But sleep during the night was elusive, interrupted several times by very, very strong winds that seem to lift our tents and vigorously shake them. Then there was the bone-chilling cold that seeped in through sleeping bags and layers of clothing. The persistent rain drenched the campsite throughout the night and we awoke at 3 am, grateful to have to move around. The fog didn’t lift with sunrise; we barely even made out the sun’s fleeting rays. We thus only managed to start the assault a little before 7 am.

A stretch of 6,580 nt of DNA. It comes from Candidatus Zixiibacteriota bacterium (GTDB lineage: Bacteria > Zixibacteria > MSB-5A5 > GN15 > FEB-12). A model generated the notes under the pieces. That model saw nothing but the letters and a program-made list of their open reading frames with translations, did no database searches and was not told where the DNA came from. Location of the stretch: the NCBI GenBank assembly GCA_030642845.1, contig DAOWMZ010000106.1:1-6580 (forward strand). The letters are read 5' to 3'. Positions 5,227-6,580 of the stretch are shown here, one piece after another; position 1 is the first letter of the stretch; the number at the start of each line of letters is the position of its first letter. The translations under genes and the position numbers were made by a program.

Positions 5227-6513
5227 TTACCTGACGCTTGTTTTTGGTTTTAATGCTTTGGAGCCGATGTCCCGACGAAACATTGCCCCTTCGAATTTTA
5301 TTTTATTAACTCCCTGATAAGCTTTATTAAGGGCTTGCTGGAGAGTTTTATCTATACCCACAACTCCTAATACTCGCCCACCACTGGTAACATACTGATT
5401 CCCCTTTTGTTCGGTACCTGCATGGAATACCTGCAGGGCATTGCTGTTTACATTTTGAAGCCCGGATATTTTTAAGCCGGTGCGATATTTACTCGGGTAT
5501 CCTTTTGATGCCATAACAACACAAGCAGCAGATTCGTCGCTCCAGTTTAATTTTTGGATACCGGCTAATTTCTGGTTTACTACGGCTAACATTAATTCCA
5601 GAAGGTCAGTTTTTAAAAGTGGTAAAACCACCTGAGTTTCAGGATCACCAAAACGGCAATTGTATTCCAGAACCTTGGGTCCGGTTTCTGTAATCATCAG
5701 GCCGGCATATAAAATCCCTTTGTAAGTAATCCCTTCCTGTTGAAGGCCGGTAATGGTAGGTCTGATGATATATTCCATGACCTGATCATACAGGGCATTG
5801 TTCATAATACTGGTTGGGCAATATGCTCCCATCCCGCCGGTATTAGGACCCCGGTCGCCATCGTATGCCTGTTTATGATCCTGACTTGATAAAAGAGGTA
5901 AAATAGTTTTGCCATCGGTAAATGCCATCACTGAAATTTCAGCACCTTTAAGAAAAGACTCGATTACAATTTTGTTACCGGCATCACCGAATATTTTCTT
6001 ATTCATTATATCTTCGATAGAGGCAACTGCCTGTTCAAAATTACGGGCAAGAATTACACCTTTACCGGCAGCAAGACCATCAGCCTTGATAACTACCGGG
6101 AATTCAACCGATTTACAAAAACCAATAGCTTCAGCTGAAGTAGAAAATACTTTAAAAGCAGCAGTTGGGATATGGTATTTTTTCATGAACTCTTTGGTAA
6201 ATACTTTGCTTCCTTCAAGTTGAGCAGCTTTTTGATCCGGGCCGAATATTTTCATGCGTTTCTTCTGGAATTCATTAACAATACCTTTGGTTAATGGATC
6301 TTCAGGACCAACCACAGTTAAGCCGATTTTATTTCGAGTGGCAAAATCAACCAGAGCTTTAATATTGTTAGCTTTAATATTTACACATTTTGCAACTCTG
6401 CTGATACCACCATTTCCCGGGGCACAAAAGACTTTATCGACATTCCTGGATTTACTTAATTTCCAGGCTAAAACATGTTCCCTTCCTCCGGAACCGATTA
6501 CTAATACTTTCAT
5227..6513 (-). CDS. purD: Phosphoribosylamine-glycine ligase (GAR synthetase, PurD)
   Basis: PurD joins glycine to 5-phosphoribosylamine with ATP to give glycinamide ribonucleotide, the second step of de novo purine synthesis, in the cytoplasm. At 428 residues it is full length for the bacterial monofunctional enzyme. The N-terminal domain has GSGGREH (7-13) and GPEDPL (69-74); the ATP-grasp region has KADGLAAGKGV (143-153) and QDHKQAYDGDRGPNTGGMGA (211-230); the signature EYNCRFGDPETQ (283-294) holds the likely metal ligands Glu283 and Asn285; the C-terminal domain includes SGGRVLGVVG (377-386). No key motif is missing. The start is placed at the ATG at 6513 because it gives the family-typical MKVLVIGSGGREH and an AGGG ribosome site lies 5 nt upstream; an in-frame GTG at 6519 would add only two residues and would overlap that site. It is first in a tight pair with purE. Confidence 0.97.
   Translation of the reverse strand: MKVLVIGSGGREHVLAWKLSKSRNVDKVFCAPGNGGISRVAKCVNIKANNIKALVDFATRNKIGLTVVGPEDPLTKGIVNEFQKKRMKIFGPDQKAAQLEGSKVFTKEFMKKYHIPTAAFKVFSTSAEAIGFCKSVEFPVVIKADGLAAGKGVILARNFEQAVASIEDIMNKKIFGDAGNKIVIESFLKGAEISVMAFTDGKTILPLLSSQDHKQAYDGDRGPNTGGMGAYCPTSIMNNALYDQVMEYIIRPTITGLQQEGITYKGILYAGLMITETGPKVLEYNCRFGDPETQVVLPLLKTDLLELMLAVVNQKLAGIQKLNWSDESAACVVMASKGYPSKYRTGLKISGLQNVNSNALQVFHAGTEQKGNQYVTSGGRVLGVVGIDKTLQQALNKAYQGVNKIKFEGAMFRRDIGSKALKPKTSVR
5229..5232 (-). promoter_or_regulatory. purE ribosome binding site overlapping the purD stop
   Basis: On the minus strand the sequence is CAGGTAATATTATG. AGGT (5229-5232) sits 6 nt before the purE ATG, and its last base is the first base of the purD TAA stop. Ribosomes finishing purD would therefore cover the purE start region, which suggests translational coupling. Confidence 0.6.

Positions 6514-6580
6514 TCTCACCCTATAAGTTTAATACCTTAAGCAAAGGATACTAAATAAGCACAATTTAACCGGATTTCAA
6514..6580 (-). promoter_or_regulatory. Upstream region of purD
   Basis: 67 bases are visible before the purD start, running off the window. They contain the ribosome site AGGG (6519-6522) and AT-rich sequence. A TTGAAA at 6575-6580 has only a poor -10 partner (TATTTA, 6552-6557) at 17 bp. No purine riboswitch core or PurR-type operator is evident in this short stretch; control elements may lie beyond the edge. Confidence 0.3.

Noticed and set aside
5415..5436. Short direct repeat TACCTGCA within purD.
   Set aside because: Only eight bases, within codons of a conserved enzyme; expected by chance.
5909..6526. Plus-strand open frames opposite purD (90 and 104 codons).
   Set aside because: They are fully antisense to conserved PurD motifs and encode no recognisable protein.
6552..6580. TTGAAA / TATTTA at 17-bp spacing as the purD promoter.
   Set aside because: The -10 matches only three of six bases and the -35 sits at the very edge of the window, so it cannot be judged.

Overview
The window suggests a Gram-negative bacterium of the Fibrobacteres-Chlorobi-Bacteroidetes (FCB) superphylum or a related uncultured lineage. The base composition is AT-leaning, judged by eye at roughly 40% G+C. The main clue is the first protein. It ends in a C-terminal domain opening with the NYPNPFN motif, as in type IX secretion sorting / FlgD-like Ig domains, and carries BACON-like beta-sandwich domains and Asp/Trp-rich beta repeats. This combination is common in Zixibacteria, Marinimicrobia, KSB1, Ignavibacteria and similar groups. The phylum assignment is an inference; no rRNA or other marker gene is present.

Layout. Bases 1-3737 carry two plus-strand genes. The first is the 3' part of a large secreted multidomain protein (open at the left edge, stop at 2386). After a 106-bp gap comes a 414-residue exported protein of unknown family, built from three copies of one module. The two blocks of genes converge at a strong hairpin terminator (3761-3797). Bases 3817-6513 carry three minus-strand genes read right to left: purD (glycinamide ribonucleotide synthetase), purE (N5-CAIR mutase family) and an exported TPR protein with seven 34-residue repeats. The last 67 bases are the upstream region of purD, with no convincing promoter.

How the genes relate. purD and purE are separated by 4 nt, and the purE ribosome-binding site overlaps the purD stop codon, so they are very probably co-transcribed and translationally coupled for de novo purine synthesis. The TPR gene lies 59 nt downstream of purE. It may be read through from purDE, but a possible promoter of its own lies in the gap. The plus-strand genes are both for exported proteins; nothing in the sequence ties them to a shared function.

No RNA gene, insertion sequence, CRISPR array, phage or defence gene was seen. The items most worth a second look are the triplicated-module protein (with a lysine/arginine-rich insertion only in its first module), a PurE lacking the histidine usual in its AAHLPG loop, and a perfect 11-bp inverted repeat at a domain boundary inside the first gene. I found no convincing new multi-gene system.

We entered the forest and started our way up the peak. As expected, it was slow going with the guides clearing the dense foliage. Halfway up we went through several cave formations that had amazing rock walls that were razor sharp to the touch. The wind and rain beat down heavily on us, we were sure that there was another storm. Nearing the summit, we reach a clearing from where we could see the hazy silhouette of our goal: a sharp rock point that jutted out into the misty sky. It was an awesome sight and we made haste to reach it. We have been trekking for nearly two hours and we were eager to get out of the rain. To reach the rock peak, however, we had to go through a deep cave-like ravine that led to a knife-edged ridge that left us exposed to the harsh, buffeting winds. To our right and down, jagged rocks lined the ledges that a fall would surely be fatal. To our left was very dense vegetation that covered a very large gaping hole (almost like a crater). Suddenly and unexplainably, the guides didn’t want to take a step further and were insistent that we stop right there. But we were so close, it was heartbreaking to consider not pushing on. So we carefully negotiated our way up the jagged rocks, pushing trek poles through the branches and ground cover we were stepping on, looking for firmer footholds. When we reached the rocky face, the trail narrows dangerously up to the tip which can hold only a person at a time. The boulders that held the rocky peak were loose and crumbling and we proceeded very carefully, deciding to climb up one after the other. First up was Louie, me and then Arch behind me followed by the rest of the party. The view from up there, looking down at the sheer drop, as I braced myself against the raging winds, perched precariously on loose boulders was indeed breathtakingly frightening.